Before the Revolution, France was divided socially in a structure known as the Old Regime. It consisted of three estates. The First Estate was the clergy, who owned ten percent of the land but comprised of only one percent of the population. The Second Estate, with nobility, included two percent of the population but owned thirty-five percent of the land. The largest was the Third Estate, which was made up of the middle class, peasants, and city workers, owned only fifty-five percent of the land but made up ninety-seven percent of the population (Doc. 2). The Third Estate was taxed in extreme proportions so much so that bread, which was a necessity and the base of all meals, became very difficult to pay and obtain. It was becoming increasingly difficult to survive on so little (Doc 1). However, the first two Estates lived easily with no taxes. Even the bourgeoisie, the middle class, became as wealthy as the preceding Estate, but because of where they were born, they were still burdened by taxes. This led to restlessness in the Third Estate. Since they comprised most of France, they joined together and planned a revolt.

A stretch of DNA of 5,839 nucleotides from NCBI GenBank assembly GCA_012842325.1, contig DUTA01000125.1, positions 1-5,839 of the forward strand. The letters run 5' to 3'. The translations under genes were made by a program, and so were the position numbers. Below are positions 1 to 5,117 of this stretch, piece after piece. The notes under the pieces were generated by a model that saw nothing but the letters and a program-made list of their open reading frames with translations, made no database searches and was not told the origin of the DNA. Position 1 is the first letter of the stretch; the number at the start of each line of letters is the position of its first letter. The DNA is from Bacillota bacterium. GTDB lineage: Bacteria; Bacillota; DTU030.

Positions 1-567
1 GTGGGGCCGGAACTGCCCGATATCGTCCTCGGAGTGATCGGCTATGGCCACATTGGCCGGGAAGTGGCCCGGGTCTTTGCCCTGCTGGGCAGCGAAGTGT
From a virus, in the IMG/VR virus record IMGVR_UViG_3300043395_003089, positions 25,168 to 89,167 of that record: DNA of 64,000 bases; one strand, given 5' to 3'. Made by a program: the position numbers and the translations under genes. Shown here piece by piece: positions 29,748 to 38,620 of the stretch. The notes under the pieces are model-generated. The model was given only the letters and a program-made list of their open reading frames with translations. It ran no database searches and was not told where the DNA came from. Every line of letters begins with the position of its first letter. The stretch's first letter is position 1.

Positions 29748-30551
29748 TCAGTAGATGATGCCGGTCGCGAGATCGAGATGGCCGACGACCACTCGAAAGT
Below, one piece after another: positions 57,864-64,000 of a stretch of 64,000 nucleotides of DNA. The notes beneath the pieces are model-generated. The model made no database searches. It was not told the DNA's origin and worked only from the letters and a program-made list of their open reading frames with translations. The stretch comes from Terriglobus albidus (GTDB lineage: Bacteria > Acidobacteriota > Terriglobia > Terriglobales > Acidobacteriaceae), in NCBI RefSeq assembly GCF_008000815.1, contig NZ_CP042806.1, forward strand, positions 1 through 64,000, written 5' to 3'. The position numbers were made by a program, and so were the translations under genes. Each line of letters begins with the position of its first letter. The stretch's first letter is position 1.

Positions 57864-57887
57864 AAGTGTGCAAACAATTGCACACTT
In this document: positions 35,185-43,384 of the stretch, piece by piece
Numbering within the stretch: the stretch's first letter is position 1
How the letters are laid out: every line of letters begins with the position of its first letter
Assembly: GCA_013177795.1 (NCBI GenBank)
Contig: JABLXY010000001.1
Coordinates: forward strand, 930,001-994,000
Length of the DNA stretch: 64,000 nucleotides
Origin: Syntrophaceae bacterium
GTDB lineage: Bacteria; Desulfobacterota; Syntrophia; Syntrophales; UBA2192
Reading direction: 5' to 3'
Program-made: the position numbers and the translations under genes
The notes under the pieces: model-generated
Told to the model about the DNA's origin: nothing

Nevertheless, it is impossible to storm in and expect alterations without a plan. To prepare for this, the ideas from the Enlightenment helped to alter the path France was taking. After freshly coming from this new age of thinking and